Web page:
Legal Dictionary

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Appellate Review

In California, anyone convicted of a crime is entitled to appeal that trial court decision to an appellate court. This higher court reviews the trial court record for errors which either affected a defendant's rights or affected the outcome of the trial. Where trial courts, judges and juries generally determine the facts of a particular case, appellate courts generally review and rule on legal issues which were before the trial court.

Not all errors committed by a trial court will constitute successful grounds for an appeal. A mistake by the trial court which would not have resulted in a more favorable outcome for a defendant will be considered a 'harmless error' and will not result in a new trial or a reversal of the trial court's decision. If the appellate court finds only a harmless error or no error at all it "affirms" the judgment. However, if there is a defect, the appellate court may direct the trial court to correct the defect, or it may "nullify", "reverse" or "vacate" the judgment and "remand" it back to the trial court for a new trial or other proceedings.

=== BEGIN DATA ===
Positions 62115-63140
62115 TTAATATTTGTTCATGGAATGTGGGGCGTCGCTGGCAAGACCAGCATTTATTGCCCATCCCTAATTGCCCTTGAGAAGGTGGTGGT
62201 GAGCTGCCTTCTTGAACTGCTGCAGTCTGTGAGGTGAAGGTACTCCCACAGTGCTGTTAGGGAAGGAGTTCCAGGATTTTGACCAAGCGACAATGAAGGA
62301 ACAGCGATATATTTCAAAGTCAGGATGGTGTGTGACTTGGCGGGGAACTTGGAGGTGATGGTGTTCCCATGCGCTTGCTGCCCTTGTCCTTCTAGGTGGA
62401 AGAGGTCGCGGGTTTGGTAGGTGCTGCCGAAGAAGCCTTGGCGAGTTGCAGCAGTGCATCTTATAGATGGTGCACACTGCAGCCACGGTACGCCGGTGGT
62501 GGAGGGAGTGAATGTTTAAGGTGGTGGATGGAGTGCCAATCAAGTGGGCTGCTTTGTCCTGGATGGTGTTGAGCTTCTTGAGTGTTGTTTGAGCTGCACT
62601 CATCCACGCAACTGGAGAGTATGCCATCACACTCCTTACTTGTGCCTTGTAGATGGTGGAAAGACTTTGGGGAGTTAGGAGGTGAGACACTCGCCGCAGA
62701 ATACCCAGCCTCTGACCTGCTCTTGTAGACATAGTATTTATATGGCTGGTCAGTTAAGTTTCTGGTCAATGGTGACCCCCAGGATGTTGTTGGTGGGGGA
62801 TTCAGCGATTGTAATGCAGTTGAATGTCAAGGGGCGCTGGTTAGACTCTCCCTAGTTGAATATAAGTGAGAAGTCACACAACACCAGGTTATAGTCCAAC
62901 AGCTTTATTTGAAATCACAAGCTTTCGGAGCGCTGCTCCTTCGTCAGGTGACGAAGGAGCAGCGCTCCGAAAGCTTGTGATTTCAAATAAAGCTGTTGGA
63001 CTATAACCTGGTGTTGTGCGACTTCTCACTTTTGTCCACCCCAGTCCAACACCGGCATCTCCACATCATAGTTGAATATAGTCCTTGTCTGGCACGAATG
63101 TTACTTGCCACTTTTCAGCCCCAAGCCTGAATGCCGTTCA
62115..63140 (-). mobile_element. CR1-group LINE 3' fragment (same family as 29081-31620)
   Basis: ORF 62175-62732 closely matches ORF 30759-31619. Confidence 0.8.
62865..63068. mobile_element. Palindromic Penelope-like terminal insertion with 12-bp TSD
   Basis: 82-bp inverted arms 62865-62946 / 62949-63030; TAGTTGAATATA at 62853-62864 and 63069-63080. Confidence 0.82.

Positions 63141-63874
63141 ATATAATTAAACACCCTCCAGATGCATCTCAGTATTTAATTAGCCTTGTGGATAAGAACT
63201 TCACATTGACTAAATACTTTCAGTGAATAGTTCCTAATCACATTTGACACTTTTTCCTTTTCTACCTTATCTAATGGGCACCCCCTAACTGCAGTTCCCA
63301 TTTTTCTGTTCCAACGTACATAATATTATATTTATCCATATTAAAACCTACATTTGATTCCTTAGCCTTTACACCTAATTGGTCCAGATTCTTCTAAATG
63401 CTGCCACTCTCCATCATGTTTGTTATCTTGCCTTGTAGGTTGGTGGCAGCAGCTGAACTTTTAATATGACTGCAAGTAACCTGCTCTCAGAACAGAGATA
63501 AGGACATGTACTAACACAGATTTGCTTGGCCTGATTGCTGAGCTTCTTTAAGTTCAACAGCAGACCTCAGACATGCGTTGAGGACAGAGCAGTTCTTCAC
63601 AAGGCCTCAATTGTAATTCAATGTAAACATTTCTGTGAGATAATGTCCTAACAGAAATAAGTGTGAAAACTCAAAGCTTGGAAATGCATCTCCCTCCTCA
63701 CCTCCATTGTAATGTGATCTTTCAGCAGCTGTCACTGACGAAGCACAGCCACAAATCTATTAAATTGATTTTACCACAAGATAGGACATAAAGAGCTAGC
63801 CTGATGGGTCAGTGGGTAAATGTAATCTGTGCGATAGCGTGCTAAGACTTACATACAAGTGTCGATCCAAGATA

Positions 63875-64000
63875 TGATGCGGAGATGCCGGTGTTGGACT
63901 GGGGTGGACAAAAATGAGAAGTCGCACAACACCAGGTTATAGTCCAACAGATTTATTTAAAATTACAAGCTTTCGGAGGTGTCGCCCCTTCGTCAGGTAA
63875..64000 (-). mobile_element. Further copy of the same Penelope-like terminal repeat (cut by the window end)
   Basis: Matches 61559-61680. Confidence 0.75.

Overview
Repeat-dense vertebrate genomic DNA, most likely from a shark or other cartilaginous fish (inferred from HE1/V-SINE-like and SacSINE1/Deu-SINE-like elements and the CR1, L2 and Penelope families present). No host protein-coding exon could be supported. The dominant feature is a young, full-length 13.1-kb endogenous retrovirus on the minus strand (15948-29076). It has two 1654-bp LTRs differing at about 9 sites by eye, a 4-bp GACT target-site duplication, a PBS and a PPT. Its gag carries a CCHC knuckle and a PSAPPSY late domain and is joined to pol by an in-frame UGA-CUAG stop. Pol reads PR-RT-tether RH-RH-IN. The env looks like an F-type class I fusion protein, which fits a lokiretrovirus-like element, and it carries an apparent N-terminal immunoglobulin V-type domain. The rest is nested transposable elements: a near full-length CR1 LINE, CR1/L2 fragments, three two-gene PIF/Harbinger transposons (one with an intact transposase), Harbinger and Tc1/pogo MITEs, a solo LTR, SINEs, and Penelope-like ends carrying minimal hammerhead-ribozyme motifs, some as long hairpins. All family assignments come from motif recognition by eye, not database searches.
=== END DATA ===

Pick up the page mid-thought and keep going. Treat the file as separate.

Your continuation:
There is no trial in appellate court. An appellate court only reviews the trial court record and does not admit any new evidence. Arguments of the parties are presented through their appellate lawyers, if represented, or pro se, if the party is representing himself and come in the form of written briefs and oral arguments.

If you or someone you know has been convicted of a crime and feel that an error occurred during trial or there was insufficient evidence for a conviction, contact an experienced criminal appeals attorney to discuss your case.